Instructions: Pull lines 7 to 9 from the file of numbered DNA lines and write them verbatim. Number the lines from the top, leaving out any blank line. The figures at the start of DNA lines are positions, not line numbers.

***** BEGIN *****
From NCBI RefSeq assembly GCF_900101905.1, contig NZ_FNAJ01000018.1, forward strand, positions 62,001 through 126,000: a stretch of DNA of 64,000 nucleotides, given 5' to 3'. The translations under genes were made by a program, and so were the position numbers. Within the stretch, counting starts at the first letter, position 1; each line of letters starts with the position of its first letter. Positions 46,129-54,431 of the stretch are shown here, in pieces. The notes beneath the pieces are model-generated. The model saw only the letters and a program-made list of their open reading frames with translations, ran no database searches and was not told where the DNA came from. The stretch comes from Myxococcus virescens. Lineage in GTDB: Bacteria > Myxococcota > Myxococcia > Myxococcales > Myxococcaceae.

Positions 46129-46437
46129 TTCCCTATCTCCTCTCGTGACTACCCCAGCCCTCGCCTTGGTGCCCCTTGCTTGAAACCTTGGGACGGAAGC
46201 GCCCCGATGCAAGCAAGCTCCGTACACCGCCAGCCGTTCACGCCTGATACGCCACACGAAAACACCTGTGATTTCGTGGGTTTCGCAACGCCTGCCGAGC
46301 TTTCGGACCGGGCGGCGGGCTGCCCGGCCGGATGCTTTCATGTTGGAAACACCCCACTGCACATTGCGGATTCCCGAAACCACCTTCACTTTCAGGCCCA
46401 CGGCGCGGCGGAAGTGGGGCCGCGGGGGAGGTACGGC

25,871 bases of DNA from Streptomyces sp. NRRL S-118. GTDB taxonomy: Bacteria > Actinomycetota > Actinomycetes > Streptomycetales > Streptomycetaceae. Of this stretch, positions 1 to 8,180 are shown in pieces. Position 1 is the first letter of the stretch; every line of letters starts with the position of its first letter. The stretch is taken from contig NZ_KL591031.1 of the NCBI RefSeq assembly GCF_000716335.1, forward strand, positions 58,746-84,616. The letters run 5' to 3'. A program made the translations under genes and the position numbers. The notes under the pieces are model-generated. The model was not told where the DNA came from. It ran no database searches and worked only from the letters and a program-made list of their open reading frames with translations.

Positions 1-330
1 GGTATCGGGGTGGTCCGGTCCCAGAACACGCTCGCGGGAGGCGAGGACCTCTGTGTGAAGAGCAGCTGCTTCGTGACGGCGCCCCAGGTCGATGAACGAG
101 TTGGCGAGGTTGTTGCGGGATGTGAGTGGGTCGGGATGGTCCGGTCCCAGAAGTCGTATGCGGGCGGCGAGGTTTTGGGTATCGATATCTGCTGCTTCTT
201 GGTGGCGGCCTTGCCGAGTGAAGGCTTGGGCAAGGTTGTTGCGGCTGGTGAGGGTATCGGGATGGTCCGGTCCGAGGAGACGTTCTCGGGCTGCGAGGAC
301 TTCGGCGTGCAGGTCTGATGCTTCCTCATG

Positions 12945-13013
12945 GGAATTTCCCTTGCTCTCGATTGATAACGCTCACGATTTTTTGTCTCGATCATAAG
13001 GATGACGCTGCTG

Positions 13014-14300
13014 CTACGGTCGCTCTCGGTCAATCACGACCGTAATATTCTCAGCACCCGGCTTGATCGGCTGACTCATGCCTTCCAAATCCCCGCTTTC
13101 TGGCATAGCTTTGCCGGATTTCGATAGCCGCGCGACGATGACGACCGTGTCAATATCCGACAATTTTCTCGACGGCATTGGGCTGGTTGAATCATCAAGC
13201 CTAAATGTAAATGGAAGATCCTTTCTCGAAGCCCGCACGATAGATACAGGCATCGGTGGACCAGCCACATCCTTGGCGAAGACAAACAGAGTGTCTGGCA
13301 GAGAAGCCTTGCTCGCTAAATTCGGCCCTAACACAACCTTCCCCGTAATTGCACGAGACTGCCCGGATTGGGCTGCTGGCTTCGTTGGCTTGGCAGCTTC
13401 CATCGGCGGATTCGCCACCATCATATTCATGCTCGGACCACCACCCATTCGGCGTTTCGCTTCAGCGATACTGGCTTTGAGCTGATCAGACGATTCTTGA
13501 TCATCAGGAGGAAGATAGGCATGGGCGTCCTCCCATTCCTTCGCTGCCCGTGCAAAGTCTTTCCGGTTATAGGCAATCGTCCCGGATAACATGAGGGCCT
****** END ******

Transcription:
25,871 bases of DNA from Streptomyces sp. NRRL S-118. GTDB taxonomy: Bacteria > Actinomycetota > Actinomycetes > Streptomycetales > Streptomycetaceae. Of this stretch, positions 1 to 8,180 are shown in pieces. Position 1 is the first letter of the stretch; every line of letters starts with the position of its first letter. The stretch is taken from contig NZ_KL591031.1 of the NCBI RefSeq assembly GCF_000716335.1, forward strand, positions 58,746-84,616. The letters run 5' to 3'. A program made the translations under genes and the position numbers. The notes under the pieces are model-generated. The model was not told where the DNA came from. It ran no database searches and worked only from the letters and a program-made list of their open reading frames with translations.

Positions 1-330
1 GGTATCGGGGTGGTCCGGTCCCAGAACACGCTCGCGGGAGGCGAGGACCTCTGTGTGAAGAGCAGCTGCTTCGTGACGGCGCCCCAGGTCGATGAACGAG